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Apple Galette on a marble countertop

Applesauce Galette

To make this delicious galette I spread a layer of the applesauce on pie dough, cover it in sliced apple, fold up the crust and finish it with lemon sugar. Nothing could be easier and it is one of my all time favorite desserts. Add vanilla ice cream and really, in my mind, it is perfection.




  • 12 apples see notes
  • 2-3 cinnamon sticks 1 1/2 tsp ground cinnamon
  • 5 cardamom pods 1/4 tsp ground cardamom
  • 3 star anise
  • 3 tbsp honey
  • 1 tbsp lemon juice if your apples are on the sweeter side, I recommend adding lemon juice for balance of flavor


  • 4 apples
  • 1 tsp lemon juice
  • egg wash whisked with 1 tsp water
  • 1/4 cup sugar
  • zest of 1/2 lemon



  • Core and slice the apples (either skin on or off). In a large lidded pot, heat the sliced apples with the spices and honey over low heat. Continue to cook, with a lid on until the apples are soft, stirring every 5 to 10 minutes. If the sauce is too runny at the end, cook for several minute with the lid off to cook off some of the juices. Stirring the applesauce is just enough agitation to break up the fruit, if you want a chunky sauce. If you want a perfectly smooth sauce (or you cooked with the skins), then you'll want to puree the applesauce in a food processor or with a hand blender.


  • Heat oven to 425°F.
  • Roll out the pie dough. Spread about 2 cups of the applesauce over the dough. Pile or fan the apple slices over the applesauce. Fold up the edges of the dough over the filling. Freeze the galette for about 20 minutes.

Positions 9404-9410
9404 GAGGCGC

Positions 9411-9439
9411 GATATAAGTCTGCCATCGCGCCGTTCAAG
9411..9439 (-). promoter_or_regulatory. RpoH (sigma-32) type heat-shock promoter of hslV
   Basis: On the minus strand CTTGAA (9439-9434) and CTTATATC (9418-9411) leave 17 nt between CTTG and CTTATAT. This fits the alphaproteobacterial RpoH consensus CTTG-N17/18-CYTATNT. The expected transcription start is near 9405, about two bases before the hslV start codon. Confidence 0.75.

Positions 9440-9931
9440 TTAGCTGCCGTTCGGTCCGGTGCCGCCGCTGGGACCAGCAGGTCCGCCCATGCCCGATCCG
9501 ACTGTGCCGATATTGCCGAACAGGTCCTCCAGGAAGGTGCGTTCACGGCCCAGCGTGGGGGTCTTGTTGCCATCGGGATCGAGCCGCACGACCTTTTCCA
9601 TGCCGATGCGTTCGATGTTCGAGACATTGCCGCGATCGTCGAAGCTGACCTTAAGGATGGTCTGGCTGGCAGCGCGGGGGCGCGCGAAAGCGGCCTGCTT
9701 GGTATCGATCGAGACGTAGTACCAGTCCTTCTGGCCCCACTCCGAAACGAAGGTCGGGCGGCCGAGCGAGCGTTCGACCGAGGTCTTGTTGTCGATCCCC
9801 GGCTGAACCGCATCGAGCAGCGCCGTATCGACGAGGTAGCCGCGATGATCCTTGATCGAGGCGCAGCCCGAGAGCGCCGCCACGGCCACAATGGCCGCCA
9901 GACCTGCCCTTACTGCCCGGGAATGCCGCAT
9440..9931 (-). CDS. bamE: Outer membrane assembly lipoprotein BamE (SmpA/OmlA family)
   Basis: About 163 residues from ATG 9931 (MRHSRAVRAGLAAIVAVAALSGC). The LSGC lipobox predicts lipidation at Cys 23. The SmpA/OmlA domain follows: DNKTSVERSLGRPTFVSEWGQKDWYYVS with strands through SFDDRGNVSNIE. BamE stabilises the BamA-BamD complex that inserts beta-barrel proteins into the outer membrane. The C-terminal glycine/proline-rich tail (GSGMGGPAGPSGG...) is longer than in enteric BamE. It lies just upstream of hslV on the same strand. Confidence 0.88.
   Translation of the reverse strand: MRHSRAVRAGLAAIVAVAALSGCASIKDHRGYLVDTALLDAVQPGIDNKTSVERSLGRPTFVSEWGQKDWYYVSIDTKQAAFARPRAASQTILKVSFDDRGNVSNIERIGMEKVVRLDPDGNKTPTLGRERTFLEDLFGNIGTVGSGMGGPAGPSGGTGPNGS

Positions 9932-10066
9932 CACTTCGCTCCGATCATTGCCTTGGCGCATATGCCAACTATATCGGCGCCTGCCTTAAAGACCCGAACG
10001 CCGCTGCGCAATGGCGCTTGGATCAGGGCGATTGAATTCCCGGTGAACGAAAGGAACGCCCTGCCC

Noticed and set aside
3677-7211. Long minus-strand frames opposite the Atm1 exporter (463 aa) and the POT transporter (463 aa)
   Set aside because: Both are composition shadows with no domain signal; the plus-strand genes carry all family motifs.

• In a small bowl, rub the lemon and sugar together. Once the dough is thoroughly chilled, brush with egg wash and sprinkle the whole galette, fruit and all with the lemon sugar.
  • Bake at 425°F for 30 minutes then reduce the heat to 375°F and continue baking for about 15-20 more minutes or until the crust is golden brown and the apples are tender.


I like to use a variety of apples, so the sauce has a mix of tart, sweet, firm and softer apples. It makes the apple sauce taste better and have a more interesting texture. I just cook the apple, but don't necessarily puree them. That is up to you and your preference. The other decision to make is whether or not you want to peel the apples or leave the skins on. If you leave the skins on, then you'll want to puree the applesauce, since they can get "stringy" and I don't care for that texture.